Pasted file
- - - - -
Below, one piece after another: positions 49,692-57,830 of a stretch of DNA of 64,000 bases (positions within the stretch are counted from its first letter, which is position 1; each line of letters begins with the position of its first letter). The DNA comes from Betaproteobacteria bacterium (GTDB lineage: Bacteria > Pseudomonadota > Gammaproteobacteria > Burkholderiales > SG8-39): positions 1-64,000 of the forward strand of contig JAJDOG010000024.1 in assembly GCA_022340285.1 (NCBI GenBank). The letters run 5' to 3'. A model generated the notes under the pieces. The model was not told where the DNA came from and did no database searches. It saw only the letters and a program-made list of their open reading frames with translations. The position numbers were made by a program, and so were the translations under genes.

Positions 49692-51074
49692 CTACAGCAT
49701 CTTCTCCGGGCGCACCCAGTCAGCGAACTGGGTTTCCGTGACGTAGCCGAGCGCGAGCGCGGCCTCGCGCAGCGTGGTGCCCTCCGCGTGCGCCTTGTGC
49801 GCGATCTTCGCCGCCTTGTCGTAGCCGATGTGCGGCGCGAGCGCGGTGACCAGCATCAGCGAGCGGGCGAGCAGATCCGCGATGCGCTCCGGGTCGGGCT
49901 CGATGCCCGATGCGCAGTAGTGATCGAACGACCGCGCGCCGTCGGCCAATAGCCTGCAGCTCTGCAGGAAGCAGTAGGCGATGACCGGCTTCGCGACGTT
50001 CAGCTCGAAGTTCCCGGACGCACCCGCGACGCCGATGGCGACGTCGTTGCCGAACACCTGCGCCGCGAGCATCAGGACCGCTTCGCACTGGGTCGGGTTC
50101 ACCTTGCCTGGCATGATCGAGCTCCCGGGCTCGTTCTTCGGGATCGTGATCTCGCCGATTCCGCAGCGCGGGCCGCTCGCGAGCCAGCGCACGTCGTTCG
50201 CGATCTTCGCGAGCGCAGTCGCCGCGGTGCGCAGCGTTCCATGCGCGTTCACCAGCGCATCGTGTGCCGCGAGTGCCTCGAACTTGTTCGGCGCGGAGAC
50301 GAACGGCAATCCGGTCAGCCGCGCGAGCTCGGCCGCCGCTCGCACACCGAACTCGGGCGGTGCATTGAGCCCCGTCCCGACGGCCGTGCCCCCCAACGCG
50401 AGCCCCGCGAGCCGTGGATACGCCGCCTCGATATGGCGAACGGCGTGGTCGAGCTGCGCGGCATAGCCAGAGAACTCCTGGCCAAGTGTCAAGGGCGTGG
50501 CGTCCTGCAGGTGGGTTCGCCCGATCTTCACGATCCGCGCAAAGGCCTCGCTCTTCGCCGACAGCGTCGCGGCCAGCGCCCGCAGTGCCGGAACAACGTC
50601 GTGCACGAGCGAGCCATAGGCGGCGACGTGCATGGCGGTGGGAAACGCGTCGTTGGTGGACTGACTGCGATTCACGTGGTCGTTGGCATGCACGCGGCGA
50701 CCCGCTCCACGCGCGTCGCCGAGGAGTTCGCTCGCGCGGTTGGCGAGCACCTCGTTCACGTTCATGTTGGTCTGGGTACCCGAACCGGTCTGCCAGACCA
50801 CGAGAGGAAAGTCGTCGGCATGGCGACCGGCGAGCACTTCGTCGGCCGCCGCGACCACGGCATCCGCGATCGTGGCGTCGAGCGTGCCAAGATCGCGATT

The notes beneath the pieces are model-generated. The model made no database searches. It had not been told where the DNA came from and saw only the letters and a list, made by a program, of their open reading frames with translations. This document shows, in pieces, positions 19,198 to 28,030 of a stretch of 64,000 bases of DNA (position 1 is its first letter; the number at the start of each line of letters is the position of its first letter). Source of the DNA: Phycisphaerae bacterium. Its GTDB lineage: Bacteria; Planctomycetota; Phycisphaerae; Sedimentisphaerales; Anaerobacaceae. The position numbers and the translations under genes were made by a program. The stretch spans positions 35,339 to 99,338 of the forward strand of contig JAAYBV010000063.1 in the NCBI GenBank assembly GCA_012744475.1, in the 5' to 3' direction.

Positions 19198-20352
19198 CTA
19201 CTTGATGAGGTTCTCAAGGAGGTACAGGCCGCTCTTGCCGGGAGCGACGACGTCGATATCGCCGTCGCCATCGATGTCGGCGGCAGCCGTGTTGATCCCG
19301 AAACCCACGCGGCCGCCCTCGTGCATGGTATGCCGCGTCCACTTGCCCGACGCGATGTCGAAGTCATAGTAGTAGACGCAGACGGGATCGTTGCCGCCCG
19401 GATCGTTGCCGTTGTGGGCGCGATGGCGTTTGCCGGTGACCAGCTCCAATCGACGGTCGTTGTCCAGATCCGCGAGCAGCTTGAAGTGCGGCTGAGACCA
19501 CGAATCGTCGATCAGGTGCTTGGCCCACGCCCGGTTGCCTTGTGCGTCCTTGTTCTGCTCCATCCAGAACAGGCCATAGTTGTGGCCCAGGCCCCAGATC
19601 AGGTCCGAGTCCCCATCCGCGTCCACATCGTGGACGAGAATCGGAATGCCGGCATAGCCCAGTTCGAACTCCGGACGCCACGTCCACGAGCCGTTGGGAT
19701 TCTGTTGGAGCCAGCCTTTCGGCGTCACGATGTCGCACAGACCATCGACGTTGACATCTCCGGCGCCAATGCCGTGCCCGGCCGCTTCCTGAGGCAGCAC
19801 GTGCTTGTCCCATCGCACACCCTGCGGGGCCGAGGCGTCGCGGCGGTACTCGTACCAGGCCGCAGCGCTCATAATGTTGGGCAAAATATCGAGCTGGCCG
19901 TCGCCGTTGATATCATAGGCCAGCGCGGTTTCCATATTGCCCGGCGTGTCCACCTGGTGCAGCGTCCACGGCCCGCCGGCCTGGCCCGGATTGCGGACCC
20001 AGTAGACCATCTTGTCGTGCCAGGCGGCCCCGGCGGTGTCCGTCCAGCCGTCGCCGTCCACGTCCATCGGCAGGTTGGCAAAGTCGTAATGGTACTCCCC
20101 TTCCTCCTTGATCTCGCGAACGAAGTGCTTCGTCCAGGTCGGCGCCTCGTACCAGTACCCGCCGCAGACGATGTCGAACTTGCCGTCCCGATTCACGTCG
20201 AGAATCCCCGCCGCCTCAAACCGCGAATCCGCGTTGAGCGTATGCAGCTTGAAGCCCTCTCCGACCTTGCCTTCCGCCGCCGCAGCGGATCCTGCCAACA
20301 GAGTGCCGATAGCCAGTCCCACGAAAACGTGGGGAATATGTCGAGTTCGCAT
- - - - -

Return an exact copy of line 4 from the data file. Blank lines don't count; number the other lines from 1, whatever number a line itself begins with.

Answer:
49701 CTTCTCCGGGCGCACCCAGTCAGCGAACTGGGTTTCCGTGACGTAGCCGAGCGCGAGCGCGGCCTCGCGCAGCGTGGTGCCCTCCGCGTGCGCCTTGTGC